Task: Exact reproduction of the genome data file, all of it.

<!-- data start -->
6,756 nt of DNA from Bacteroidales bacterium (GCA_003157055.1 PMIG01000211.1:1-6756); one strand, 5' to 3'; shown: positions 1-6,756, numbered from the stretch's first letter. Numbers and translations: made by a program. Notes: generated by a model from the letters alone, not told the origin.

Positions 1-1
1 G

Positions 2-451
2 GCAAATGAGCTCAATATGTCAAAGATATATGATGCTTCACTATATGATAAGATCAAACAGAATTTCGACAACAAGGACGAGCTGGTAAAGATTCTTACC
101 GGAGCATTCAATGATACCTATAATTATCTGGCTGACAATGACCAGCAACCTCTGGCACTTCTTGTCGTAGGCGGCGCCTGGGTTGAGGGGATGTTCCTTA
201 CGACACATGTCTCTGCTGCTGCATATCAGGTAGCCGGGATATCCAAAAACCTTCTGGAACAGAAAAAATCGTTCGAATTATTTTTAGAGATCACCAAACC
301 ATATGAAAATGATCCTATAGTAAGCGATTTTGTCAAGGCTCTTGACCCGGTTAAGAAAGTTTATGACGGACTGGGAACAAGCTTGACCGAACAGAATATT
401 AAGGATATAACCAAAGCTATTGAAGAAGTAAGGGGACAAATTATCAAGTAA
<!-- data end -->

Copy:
6,756 nt of DNA from Bacteroidales bacterium (GCA_003157055.1 PMIG01000211.1:1-6756); one strand, 5' to 3'; shown: positions 1-6,756, numbered from the stretch's first letter. Numbers and translations: made by a program. Notes: generated by a model from the letters alone, not told the origin.

Positions 1-1
1 G

Positions 2-451
2 GCAAATGAGCTCAATATGTCAAAGATATATGATGCTTCACTATATGATAAGATCAAACAGAATTTCGACAACAAGGACGAGCTGGTAAAGATTCTTACC
101 GGAGCATTCAATGATACCTATAATTATCTGGCTGACAATGACCAGCAACCTCTGGCACTTCTTGTCGTAGGCGGCGCCTGGGTTGAGGGGATGTTCCTTA
201 CGACACATGTCTCTGCTGCTGCATATCAGGTAGCCGGGATATCCAAAAACCTTCTGGAACAGAAAAAATCGTTCGAATTATTTTTAGAGATCACCAAACC
301 ATATGAAAATGATCCTATAGTAAGCGATTTTGTCAAGGCTCTTGACCCGGTTAAGAAAGTTTATGACGGACTGGGAACAAGCTTGACCGAACAGAATATT
401 AAGGATATAACCAAAGCTATTGAAGAAGTAAGGGGACAAATTATCAAGTAA